New & Upgraded Products Plentiful in November

by Kevin Slimp, October 2008


New & Upgraded Products Plentiful in November | cs4,creative,suite,adobe,quarkxpress,slimp,newspaper,technology,nikon,canon,epson,extensis
I can’t remember a time when so many exciting upgrades and products were released at once. After speaking to a room filled with newspaper owners and publishers at the National Newspaper Association convention this week, I was a little overwhelmed by the number of folks ready to make wholesale changes and upgrades in their operations.

I addressed the crowd in St. Paul on two topics: “What Newspapers Need to Know about Trends in Converging Media” and “What’s New and Coming in Newspaper Technology.” While all this information is fresh, let me share some of the software and hardware products I recommended:

Cameras

So many new cameras to consider. A few noteworthy:

- Nikon D90. With a street price of $1,299 (US), this camera packs a lot of punch. Boasting a resolution of 12.9 megapixels and 4.5 frames per second (fps) speed and the ability to shoot high quality video (up to 1280 x 720 pixels) and you’ve got a game changer. One camera for both still photos and video.

- Canon 50D. Canon users are going to love this. Priced at $1,299, this camera doesn’t boast the high quality video of the Nikon, but consider the following: 6.3 fps and a resolution of 15.1 megapixels. Sure, that’s not the speed of a $5,000 camera, but for the price it is incredible.

- Canon Rebel XS (1000D). At a price of $689, this camera packs a lot of punch at an affordable price.

Scanners

Scanners are only made to work well for two years. After that, you can clean the glass all you want and still get noisy images. So it’s important to replace your scanners every two years. Here are two good ones:

- Epson V200. For $79, you’ll see marked improvement in scans over your existing scanner.

- Epson V500. While the V200 offers excellent results, spend a few dollars more - well, $100 more - and get this higher resolution version.

External Backup Drive

- Lacie Bigger Disk Extreme. Who would have believed it a few years ago? A two terabyte (that’s 2,000 megabytes) triple interface (USB, Firewire 400, Firewire 800) drive for $449.

Software

- QuarkXpress 8.0. Man, Quark got it right this time. Finally stiff competition for InDesign.

- Adobe Creative Suite 4.0. I’ve been using CS4 for several months and can finally tell folks how great it is. Upgrades from $499 allow users to get new versions of all their favorite programs like Photoshop, InDesign, Acrobat Pro, Dreamweaver, Flash and lots more. You’ll be tempted to spend some of your savings - upgrades for Creative Suite owners start at $1199 - for the Master Suite. Finally, it’s affordable to own all the Adobe products you’ve wished for over the years.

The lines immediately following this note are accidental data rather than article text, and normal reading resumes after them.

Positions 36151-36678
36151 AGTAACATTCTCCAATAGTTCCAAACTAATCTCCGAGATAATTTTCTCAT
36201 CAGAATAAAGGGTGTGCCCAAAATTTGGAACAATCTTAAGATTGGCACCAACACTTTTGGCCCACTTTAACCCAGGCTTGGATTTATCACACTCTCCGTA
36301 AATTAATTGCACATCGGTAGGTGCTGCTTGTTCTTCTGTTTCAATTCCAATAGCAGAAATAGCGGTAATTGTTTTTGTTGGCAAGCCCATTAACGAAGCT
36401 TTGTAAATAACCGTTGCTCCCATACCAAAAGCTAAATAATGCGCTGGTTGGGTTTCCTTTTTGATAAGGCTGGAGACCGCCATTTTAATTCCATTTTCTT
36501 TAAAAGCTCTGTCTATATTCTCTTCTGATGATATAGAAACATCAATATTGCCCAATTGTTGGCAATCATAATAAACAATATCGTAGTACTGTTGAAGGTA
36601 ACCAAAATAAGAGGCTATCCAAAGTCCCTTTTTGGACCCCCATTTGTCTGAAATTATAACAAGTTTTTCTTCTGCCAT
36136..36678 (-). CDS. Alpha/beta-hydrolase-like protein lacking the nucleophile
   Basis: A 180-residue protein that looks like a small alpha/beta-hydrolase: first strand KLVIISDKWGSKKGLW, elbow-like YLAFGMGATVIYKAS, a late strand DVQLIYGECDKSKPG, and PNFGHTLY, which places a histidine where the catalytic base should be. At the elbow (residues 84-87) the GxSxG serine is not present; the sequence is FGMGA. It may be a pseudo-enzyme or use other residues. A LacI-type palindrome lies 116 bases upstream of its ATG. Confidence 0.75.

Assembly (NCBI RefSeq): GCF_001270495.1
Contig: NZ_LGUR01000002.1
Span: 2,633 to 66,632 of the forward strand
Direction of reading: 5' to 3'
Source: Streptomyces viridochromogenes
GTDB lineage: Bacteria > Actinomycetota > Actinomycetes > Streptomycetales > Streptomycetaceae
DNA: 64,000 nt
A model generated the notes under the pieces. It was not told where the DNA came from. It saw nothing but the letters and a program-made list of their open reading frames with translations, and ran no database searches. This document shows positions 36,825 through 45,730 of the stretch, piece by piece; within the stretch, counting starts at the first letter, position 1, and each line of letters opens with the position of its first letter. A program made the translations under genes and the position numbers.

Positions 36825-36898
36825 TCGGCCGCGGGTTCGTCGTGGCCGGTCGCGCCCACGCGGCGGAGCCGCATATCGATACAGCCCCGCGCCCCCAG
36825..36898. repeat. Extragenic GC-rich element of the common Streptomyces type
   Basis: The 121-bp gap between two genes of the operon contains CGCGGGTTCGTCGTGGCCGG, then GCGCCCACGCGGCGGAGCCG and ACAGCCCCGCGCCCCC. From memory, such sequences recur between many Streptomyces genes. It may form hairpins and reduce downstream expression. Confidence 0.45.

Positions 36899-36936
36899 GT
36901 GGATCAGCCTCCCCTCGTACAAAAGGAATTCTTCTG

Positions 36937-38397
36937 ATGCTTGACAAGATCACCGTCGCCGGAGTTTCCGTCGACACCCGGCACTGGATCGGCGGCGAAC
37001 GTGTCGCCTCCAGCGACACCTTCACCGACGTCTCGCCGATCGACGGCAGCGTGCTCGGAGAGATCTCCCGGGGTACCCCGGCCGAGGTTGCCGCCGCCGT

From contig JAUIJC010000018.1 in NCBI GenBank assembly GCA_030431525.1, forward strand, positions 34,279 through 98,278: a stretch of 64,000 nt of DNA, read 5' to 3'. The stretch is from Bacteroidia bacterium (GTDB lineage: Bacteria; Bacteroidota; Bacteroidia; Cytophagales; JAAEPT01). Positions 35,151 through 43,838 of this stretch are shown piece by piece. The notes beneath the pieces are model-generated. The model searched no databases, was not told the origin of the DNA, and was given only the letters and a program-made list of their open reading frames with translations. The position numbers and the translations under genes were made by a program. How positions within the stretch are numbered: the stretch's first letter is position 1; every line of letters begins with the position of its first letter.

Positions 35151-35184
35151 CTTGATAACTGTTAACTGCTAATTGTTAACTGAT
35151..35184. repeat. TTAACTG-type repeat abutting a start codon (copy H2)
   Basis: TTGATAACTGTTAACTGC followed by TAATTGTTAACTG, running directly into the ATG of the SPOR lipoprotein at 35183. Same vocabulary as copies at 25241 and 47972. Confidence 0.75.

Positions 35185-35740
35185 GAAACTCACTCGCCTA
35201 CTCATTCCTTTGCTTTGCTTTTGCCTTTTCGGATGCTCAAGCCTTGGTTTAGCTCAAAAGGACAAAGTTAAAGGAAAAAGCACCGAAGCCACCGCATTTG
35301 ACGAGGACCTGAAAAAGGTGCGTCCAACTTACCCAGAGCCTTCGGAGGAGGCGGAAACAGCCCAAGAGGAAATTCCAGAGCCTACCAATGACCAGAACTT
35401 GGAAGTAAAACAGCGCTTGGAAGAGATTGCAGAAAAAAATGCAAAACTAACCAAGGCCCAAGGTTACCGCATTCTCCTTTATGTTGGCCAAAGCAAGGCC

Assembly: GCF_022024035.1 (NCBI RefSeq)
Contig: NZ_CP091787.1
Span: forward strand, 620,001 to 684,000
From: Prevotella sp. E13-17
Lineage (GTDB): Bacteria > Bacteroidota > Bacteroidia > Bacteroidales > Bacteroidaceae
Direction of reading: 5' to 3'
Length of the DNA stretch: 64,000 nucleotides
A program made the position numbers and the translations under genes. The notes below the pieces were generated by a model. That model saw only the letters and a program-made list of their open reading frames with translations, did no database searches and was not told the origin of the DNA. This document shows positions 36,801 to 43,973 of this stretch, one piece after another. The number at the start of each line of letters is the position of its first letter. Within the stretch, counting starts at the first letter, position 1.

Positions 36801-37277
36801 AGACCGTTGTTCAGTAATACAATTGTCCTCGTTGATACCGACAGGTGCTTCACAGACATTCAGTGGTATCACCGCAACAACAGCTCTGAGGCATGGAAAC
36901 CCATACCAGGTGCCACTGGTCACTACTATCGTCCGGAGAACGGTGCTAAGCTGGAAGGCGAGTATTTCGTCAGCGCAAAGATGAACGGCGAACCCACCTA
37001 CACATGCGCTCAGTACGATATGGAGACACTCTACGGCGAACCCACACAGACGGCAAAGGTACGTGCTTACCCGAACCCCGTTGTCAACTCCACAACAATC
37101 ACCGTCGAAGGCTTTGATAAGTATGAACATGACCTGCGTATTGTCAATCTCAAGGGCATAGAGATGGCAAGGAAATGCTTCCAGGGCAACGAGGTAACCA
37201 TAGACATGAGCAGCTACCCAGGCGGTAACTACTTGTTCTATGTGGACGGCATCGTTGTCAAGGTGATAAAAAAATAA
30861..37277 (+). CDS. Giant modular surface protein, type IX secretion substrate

- Acrobat Pro 9. Speaking of Acrobat, upgrade to this version. Take my word for it. I’ve never led you down the wrong path before.

Font Management

- Extensis Universal Type Server Lite. Finally, a network based font management system that’s affordable for the small newspaper.

In addition to hardware and software, those of us at the convention had honest discussions concerning the future of our business. Topics including Web site vendors, editorial workflow systems and the future of digital printing were tackled head on.

In tough economic times, it’s fortunate that so many products are being released at prices much lower than what we were spending a few years ago. One publisher I spoke to summed it up well when he spoke of his surprise at the significant increase in production after upgrading his newspapers. “I was amazed,” he told me, “with how much more we are able to get done since upgrading our computers and software.”

Another publisher from Minnesota told me, “Since we upgraded our systems and software earlier this year, almost all of our production problems have disappeared.”

In my next column we’ll take a closer look at some of the latest upgrades to software that most newspaper use.